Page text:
Examining new pharma
Barry Werth’s new book does for the world of biotech drug development what “The Soul of a New Machine” did for the dawn of the computer age. It presents an exciting narrative about the business of bringing new products to market.
Yet the stakes in Werth’s “The Antidote: Inside the World of New Pharma” (Simon & Schuster) are a matter, not just of market share, but of life or death. The $325 billion-a-year pharmaceutical industry takes aim at chronic and fatal diseases with the goal of eliminating them or at least prolonging and improving the lives of patients.
While Tracy Kidder’s Pulitzer Prize-winning “Soul” chronicled the unlikely team at Data General in Westborough that designed a breakthrough minicomputer, “The Antidote” tells the story of scientists at Boston-based Vertex Pharmaceuticals who developed a treatment for hepatitis C that doubled the cure rate.
Failure is a dominant theme. The odds of getting a drug over the hurdles to arrive at even the human testing stage are 30-to-1. “Antidote” is also a tale of the little guys battling the behemoths. It was in 1989 that Vertex founder Joshua Boger left his job at the pharmaceutical giant Merck in part out of a concern that it wasn’t nimble enough. The question now is whether Vertex can stay alive and thrive.
Café Algiers is as integral to “Harvard Square” (Norton) as the odd couple at the heart of the novel. In André Aciman’s book, out this month in paperback, a young graduate student from Egypt meets Kalaj, a volatile Tunisian taxi driver, at the Harvard Square coffeehouse in the 1970s. Though they are on different tracks in life, they bond over being outsiders.
Kalaj is deeply critical of the United States, eager to reject his adopted country before it rejects and deports him. Much of the novel takes place at the cafe in long, loud conversations. Algiers is Kalaj’s home away from home, a stage on which he articulates his discontents.
The unnamed narrator — the Harvard grad student — is studying for his comprehensive exams, having failed in his first attempt. He thinks he wants to build a life in the States but wonders whether he’ll ever fit in.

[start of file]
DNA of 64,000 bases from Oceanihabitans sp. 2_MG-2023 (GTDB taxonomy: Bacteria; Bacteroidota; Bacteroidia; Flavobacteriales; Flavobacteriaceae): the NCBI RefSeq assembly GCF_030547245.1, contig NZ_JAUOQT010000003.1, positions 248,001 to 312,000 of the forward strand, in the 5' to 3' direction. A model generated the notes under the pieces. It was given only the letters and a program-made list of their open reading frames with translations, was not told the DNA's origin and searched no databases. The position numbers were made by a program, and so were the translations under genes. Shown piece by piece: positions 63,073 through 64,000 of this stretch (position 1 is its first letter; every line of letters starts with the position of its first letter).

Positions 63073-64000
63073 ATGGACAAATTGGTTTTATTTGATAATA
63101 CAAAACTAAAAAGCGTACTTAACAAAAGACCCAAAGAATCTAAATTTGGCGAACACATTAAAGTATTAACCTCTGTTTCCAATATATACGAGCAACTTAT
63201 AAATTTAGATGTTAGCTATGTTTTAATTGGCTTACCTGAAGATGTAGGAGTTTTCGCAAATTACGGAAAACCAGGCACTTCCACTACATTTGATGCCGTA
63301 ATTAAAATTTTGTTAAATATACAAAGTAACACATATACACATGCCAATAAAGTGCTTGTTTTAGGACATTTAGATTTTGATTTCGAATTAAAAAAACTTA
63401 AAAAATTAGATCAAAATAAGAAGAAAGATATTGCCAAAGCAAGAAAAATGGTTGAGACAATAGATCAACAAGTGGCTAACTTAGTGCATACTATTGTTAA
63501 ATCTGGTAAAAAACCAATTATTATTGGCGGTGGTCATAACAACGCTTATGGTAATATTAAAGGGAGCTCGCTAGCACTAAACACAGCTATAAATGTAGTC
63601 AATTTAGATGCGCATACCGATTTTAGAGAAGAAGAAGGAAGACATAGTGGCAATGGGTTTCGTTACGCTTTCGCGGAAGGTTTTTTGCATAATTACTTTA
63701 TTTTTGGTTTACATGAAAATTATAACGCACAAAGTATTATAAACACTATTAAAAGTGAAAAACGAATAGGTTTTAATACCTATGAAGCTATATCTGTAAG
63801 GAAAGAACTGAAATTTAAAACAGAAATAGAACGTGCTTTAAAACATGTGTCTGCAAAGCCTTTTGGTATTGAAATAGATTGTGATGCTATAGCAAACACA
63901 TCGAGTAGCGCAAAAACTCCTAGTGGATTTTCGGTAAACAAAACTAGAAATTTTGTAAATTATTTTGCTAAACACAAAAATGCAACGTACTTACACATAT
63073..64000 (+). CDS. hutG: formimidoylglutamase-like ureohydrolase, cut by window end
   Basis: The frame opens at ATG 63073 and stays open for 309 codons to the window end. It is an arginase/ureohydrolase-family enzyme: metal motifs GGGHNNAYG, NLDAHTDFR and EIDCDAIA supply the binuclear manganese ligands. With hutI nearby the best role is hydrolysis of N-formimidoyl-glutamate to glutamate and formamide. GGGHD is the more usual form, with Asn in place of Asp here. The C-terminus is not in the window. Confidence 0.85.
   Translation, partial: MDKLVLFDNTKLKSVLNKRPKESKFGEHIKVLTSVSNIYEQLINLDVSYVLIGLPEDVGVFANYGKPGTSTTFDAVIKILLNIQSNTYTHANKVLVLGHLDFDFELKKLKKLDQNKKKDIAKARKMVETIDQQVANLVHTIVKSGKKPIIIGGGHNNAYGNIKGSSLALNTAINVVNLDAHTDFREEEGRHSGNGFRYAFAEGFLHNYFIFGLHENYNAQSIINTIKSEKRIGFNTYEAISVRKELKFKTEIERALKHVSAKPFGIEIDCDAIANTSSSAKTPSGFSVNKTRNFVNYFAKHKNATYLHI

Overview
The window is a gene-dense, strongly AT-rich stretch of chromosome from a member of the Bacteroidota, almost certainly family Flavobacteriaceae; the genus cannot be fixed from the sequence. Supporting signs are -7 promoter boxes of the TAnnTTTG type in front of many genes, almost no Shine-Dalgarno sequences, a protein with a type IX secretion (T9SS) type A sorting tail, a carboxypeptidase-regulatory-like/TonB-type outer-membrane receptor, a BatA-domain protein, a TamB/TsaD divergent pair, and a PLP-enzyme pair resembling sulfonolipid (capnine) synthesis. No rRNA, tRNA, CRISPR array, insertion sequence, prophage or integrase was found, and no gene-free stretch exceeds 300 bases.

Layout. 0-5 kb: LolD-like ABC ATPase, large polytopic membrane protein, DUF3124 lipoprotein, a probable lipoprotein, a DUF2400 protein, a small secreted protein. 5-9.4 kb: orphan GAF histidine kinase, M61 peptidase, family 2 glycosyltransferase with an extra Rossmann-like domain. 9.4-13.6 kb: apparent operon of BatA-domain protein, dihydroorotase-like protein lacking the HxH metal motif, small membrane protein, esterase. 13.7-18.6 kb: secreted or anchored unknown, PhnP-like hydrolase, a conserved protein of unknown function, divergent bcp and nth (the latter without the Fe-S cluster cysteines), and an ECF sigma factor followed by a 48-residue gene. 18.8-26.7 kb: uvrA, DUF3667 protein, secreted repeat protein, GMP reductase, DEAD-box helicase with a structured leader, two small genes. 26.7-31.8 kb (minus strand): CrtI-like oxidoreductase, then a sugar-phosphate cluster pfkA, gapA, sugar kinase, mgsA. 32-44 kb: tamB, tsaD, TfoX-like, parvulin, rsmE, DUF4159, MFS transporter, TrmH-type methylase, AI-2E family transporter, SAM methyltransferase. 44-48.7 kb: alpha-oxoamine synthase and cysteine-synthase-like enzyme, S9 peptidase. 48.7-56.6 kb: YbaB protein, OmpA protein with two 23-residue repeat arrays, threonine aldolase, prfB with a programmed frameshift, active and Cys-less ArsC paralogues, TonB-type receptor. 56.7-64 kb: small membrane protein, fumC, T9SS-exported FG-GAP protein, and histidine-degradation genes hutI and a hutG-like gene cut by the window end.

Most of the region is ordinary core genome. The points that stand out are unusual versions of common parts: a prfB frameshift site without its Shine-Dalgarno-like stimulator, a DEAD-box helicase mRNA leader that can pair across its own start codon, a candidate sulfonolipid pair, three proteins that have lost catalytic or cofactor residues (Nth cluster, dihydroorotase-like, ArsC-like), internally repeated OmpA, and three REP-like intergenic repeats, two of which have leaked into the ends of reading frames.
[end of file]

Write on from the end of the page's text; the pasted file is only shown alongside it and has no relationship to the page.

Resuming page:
More than one reviewer has remarked on the similarities between the life story of the narrator in “Harvard Square” and the details of Aciman’s own life. He is an immigrant and a Harvard graduate who no doubt received some of his education at Café Algiers.
Susan Sontag’s development from self-absorbed teen to cultural critic is traced in “Sontag: Reborn,” a multimedia one-woman show coming to the Emerson/Paramount Center in Boston May 6-18. Moe Angelos, who plays the title role, adapted the play from Sontag’s journals. In a review of her performance in New York last year, Charles Isherwood of The New York Times called the production by the Builders Association a “spellbinding X-ray of a writer’s psyche.”
■ “The Meat Racket: The Secret Takeover of America’s Food Business” by Christopher Leonard (Simon & Schuster)
■ “Concealed in Death”by J.D. Robb (Putnam)
■ “Runner” by Patrick Lee (Minotaur)
Alan Spiegel of Book Ends in Winchester recommends “King and Maxwell” by David Baldacci (Grand Central): “In his latest thriller, Baldacci brings back Sean King and Michelle Maxwell, former Secret Service agents turned private investigators. After Tyler Wingo is told that his soldier father was killed in Afghanistan, the teen receives a communication from him so he hires Sean and Michelle to investigate. They uncover secrets at the highest levels of power.”